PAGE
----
Temporarily redirect a blog page to a landing page - the back in 6 months

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We have a PDF that contains a link to a page in our blog to view the footnote references. We want to initially make the PDF available for download on a campaign landing page for an exclusive period without making the blog page live. After this exclusivity period, we want to make the blog page live, but not until then.

 

The trouble is, if the blog page is not live when the PDF is downloaded from the campaign landing page, the user will receive an error.

 

Without creating 2 versions of the PDF (one with a references URL for the campaign and another for the blog) what would be the most efficient way to handle this?

 

The obvious answer is to use a 302 redirect but I've read that crawlers will eventually treat this like a 301 if it's in place for a long time, though I don't know what "a long time" is.

 

My other thought is to publish the blog page set it somehow to not display in the blog and not indexed. Is that possible?

 

Thoughts appreciated.

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Community Thought Leader | Diamond Partner

Hi @sspinolaNG


Other's here may be able to give you a more technically precise answer than I. But in your situation, given that your considerations seem to more around providing a good user experience, rather than trying maintain SEO, I would go ahead and redirect the unpublished blog post using a 302 (since it is temporary). When you remove the redirection, resubmit the post URL to Google. That way, people clicking the link in the PDF will get to the blog post and, eventually, Google should index it again.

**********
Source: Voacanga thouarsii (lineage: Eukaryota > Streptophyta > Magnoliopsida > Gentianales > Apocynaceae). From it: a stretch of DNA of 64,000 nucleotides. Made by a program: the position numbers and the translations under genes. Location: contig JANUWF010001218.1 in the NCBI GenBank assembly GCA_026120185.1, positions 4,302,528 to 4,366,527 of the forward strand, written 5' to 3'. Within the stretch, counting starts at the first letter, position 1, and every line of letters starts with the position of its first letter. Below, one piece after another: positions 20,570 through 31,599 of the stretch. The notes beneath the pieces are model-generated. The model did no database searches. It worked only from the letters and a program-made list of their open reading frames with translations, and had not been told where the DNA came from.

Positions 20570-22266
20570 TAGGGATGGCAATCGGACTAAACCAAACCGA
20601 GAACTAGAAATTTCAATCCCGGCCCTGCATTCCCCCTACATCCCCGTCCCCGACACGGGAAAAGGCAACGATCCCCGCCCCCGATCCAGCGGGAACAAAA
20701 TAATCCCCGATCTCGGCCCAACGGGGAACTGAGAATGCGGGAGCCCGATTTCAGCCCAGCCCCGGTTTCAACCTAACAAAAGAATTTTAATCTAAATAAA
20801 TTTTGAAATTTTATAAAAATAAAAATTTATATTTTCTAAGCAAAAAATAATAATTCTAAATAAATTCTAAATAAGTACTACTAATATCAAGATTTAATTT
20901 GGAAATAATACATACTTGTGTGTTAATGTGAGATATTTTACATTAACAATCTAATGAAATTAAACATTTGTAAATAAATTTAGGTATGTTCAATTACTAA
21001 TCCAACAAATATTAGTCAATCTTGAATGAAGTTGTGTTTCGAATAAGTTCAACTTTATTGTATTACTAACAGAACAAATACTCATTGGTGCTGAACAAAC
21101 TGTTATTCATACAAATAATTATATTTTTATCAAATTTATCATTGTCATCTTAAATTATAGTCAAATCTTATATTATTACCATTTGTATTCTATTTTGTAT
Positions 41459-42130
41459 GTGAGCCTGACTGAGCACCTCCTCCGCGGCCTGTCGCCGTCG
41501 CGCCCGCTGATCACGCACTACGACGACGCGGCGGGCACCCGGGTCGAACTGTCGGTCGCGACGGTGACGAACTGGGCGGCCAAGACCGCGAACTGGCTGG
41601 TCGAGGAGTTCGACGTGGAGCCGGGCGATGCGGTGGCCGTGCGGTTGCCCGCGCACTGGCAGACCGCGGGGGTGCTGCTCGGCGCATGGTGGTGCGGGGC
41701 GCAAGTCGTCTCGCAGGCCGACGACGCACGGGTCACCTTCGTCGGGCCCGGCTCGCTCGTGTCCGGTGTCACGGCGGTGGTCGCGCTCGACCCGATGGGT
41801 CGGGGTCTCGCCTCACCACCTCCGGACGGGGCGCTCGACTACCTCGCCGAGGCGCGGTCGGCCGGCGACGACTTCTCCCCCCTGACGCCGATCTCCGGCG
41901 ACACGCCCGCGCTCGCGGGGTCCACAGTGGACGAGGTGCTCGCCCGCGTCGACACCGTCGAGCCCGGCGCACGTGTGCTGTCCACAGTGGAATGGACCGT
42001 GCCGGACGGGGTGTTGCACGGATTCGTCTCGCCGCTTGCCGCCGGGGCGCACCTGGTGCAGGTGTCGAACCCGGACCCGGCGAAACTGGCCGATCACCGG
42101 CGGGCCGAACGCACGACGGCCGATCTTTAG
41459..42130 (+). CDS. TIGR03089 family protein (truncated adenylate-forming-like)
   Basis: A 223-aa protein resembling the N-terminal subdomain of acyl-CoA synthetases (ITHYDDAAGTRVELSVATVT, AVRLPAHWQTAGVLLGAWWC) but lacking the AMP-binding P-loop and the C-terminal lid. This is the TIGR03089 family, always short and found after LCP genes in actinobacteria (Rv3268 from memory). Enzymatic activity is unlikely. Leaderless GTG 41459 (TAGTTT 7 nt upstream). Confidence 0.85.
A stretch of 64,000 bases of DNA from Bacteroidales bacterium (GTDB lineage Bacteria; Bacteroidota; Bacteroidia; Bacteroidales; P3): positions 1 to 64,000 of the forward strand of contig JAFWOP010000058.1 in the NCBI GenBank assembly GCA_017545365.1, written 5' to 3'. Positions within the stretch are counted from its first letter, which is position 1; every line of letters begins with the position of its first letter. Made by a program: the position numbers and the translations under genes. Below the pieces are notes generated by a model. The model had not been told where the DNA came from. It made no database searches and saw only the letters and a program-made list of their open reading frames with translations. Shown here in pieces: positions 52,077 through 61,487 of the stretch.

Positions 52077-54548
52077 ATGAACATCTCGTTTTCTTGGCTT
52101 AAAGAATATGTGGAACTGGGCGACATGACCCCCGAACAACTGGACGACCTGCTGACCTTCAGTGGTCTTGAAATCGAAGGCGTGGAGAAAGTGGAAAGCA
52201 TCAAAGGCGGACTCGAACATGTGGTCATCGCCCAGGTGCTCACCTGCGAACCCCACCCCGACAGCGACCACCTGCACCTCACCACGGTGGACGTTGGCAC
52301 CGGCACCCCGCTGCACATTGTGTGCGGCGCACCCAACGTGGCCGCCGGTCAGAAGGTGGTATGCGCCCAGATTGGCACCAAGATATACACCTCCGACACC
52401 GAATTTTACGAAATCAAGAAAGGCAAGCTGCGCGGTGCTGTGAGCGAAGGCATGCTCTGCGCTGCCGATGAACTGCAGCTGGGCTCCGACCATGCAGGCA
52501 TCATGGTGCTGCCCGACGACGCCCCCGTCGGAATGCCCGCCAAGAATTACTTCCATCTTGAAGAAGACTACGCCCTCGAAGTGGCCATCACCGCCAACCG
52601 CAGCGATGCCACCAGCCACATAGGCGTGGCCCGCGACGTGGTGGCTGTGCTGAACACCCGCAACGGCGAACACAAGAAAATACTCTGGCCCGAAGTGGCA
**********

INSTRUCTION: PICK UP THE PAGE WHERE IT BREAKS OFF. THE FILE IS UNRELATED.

You can not (I don't think) configure just one post to not be indexed by Google. 

 

My question would be, what will you forward the post to? Will the references exist on the landing page? Reader may find it strange to click a link and be taken back to the landing they already converted on.

 

Hope this helps.

Phil Vallender | Inbound marketing for B2B technology companies
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Community Thought Leader | Diamond Partner

Hi @sspinolaNG